Faculty Spotlight

Dr. Mark A. Nadler is the A.L. Garber Family chair in economics and chair of the Department of Economics and Finance in the Dauch College... Read more

Welcome to Economics

Learn economics from teachers with real world experience.

Our economics majors stand apart from the crowd because they truly understand and work within intricate economic realities and markets. You’ll learn micro, macro and international economics, and also get the chance to do original research with real-time, real-world topics.

What You’ll Love About the Economics Major:

  • You will learn ways to be thoughtful and deliberate in your decisions since deep analysis of the issues and a certain tolerance for ambiguity works better in economics than quick-at-the-trigger, black-and-white thinking.
  • You can mesh interests across the business, political and legal spectrums
  • You’ll get the chance to do original research with real-time, real-world topics.
  • Thanks to technology, you can evaluate intricate information and make data-driven decisions and conclusions.
Reach Your Career Goals:

Questions of economics loom as the big questions in our world. They are most often handled by governments of all sizes. Some Economics majors go on to graduate school, law school and even elected office. Others take important jobs in public service, including:

  • City planners
  • Regulatory staff
  • High-level advisors

Many of our Economics majors foster their ambitions to compete at the highest level by double majoring in areas like:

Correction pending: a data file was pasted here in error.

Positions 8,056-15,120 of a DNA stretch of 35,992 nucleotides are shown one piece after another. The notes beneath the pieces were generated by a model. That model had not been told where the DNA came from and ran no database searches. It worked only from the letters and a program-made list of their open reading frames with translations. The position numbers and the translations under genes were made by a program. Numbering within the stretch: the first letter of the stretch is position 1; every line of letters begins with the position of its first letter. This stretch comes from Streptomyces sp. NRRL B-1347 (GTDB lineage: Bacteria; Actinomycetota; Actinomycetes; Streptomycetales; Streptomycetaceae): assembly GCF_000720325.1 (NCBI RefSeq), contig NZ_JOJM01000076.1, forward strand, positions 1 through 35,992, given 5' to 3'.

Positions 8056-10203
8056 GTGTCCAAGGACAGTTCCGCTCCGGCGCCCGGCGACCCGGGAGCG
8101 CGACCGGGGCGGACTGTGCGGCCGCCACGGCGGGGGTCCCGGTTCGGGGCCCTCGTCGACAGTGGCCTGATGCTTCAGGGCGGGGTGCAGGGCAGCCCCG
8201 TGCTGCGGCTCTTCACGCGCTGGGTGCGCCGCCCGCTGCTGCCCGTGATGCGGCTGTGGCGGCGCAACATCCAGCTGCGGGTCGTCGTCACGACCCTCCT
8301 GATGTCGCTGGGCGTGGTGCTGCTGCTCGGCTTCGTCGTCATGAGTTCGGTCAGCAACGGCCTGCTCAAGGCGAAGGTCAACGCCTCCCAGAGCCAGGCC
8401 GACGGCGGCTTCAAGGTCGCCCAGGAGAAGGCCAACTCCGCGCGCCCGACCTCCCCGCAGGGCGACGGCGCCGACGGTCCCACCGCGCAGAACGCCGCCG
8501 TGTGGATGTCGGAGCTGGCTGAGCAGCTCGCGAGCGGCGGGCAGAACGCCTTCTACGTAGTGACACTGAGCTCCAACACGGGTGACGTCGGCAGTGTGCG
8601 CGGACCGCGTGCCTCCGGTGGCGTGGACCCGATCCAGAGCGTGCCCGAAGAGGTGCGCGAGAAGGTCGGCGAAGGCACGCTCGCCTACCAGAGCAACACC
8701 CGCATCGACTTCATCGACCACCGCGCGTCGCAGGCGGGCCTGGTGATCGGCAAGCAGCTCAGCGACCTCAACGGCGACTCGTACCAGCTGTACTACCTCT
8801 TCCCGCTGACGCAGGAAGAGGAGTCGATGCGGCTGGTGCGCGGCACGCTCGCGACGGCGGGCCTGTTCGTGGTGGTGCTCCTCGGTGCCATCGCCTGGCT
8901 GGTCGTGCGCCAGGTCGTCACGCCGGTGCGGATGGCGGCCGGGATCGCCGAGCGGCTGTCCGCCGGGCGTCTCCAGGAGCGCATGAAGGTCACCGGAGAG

• Finance
  • History
  • Political Science

Interesting Classes You May Take

  • Principles of Microeconomics — Analyze the pricing processes in a private enterprise economy under various competitive conditions, their role in allocation of resources and the functional distribution of national income, with special emphasis on applications to business problems.
  • Principles of Macroeconomics — Examine national income, employment and price level in the private enterprise system, including consumption and saving, private investment, government fiscal policy, business fluctuations and the interaction between money and national income.
  • International Economics — Study the theory of international trade, exchange rates, trade barriers, U.S. commercial and aid policies, regional economic integration and international economic development, including functional variables.

Organizations for Economics Majors